–              Switching controller mode from RUN to STOP then back to RUN mode.
                –              Power cycling the controller or the entire SLC 500 rack.

B. Software corrections
                –              Downloading entire program
                –              Clearing Fault
                –              Identifying fault via error codes listed in the diagnostic buffer and applying                                                        appropriate correction.

Out of the listed methods, the most efficient way of Fault handling is by visiting the diagnostic buffer, identifying the error codes that correspond to the actual Fault. This way, the user may apply the necessary correction to prevent the fault from returning. Other mentioned methods may remove fault temporarily however, without knowing the source of the problem, it is most likely to return.

IV. Accessing the Diagnostic buffer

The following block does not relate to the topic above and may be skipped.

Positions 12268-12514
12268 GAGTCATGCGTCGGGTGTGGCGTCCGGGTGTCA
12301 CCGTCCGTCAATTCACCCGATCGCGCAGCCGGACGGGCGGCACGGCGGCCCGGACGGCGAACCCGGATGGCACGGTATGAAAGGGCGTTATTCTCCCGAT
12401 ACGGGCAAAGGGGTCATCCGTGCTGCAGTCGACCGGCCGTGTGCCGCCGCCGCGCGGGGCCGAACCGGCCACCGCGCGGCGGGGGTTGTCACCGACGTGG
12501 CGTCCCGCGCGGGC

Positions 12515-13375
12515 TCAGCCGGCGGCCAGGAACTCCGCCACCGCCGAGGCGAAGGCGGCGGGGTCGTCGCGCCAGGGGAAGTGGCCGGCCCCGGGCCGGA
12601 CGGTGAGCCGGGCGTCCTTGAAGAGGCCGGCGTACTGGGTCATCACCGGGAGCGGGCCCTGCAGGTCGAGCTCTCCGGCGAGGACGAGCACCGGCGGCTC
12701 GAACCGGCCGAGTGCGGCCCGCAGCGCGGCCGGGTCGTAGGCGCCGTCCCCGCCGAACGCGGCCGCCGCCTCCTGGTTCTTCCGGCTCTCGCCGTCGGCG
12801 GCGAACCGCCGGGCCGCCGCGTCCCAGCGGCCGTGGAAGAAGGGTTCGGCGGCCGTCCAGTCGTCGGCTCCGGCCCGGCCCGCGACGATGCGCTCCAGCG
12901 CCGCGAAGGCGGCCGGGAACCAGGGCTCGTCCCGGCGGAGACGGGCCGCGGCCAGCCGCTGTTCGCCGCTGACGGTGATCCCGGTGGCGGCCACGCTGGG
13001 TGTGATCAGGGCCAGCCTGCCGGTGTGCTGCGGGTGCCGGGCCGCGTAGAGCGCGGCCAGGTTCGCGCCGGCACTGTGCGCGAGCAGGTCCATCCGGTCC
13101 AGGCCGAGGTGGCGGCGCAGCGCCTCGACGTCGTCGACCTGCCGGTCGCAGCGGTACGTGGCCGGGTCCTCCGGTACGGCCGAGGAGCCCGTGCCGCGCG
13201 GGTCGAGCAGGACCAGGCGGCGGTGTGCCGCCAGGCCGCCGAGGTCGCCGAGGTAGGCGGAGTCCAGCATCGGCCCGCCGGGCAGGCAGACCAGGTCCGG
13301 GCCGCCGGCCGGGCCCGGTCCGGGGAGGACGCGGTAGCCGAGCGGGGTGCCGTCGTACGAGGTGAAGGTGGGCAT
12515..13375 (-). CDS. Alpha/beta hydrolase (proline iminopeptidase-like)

The diagnostic buffer is actually the Data File S2. This data file is accessible by:

                A. Going ONLINE with the controller.
                It is imperative that the Data File S2 is accessed ONLINE otherwise, it will appear that the processor has no fault or information displayed are outdated when viewed OFFLINE.

To access the data file of a FAULTED controller, simply navigate through the controller panel located on the upper left of the software. Click on the drop-down arrow and select “Goto Error” option. This will directly send the user to the “Errors” tab.

B. Directly through the Data Files
                Another way of accessing the diagnostic buffer is by opening the Data File S2 directly.

Generally, when an error is present, a phase or paragraph describing the error appears inside      the error description box. Error codes are also displayed in HEX code. Both these information provide reference to the appropriate action needed to perform to correct the error.

V. Tools and skills needed to efficiently troubleshoot an SLC500 fault.
Systematic approach is required to correct the fault. This is needed to determine the root cause of the error to be able to perform the necessary action and prevent the controller from entering Faulted state again. To systematically troubleshoot the error, one may need the following: